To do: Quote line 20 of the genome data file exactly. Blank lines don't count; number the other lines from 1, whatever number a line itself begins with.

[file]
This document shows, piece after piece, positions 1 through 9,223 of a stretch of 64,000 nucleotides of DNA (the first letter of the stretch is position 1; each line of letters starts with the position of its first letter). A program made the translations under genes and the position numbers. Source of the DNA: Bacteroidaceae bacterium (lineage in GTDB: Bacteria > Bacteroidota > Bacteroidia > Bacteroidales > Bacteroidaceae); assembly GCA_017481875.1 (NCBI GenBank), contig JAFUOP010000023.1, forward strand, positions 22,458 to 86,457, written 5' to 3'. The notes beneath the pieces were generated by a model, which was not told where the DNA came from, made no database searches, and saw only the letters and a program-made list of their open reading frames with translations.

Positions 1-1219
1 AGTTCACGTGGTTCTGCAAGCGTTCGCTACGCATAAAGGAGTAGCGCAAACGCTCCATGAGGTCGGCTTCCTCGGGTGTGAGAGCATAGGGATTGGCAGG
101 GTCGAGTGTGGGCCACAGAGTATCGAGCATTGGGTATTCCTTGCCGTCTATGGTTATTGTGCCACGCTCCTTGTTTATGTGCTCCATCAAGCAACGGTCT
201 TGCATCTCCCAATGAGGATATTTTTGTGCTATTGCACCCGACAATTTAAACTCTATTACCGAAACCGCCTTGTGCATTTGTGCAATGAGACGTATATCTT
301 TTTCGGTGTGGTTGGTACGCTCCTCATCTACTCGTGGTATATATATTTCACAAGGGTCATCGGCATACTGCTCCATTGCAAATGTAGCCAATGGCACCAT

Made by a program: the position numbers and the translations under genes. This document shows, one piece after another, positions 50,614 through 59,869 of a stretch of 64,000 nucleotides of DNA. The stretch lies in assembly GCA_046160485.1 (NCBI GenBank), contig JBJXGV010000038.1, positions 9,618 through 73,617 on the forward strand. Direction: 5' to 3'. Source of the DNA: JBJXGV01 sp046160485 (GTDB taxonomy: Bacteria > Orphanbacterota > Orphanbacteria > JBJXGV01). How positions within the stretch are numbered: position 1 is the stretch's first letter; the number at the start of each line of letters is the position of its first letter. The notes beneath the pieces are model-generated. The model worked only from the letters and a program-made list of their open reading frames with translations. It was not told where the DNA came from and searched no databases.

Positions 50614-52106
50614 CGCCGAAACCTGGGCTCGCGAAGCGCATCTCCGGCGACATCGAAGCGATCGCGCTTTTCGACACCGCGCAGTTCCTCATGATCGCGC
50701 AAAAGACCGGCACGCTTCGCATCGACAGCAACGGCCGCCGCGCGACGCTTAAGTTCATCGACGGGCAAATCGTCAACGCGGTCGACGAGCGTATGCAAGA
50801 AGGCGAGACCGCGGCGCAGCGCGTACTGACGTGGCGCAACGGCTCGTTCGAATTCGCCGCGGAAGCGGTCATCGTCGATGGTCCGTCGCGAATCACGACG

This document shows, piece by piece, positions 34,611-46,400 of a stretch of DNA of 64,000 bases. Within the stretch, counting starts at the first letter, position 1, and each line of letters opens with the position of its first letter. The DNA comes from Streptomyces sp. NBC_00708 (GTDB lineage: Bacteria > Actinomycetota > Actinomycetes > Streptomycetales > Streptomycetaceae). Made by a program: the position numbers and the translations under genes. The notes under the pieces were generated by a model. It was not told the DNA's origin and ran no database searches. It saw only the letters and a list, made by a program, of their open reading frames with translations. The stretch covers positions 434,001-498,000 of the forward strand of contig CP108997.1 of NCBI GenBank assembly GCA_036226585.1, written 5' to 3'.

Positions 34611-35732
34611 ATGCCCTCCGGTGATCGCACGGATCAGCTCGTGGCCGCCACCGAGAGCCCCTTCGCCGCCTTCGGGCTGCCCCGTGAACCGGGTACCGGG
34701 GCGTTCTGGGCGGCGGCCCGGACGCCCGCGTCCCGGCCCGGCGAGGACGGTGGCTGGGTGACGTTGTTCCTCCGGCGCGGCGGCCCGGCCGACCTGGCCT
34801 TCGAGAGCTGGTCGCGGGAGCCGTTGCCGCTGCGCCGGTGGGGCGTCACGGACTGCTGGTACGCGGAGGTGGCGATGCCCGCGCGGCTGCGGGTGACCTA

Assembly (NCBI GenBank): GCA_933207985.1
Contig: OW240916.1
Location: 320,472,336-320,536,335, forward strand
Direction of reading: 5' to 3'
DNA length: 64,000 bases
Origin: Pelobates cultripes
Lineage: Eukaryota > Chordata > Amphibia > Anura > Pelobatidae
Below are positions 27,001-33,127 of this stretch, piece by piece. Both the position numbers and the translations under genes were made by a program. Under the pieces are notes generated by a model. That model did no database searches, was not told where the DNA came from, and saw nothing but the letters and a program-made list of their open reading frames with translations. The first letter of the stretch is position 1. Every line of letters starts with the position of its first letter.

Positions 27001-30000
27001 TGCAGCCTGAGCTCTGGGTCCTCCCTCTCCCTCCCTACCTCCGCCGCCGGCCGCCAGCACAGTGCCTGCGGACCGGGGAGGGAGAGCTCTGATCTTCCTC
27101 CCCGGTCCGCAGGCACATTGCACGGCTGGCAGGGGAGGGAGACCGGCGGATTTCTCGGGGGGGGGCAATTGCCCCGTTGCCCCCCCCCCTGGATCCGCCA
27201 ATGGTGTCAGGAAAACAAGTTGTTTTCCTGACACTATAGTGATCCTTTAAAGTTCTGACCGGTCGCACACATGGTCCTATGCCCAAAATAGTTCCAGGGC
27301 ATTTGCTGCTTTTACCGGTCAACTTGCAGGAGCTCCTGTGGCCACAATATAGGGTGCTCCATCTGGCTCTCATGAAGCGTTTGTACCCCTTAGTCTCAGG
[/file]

Direction of reading: 5' to 3'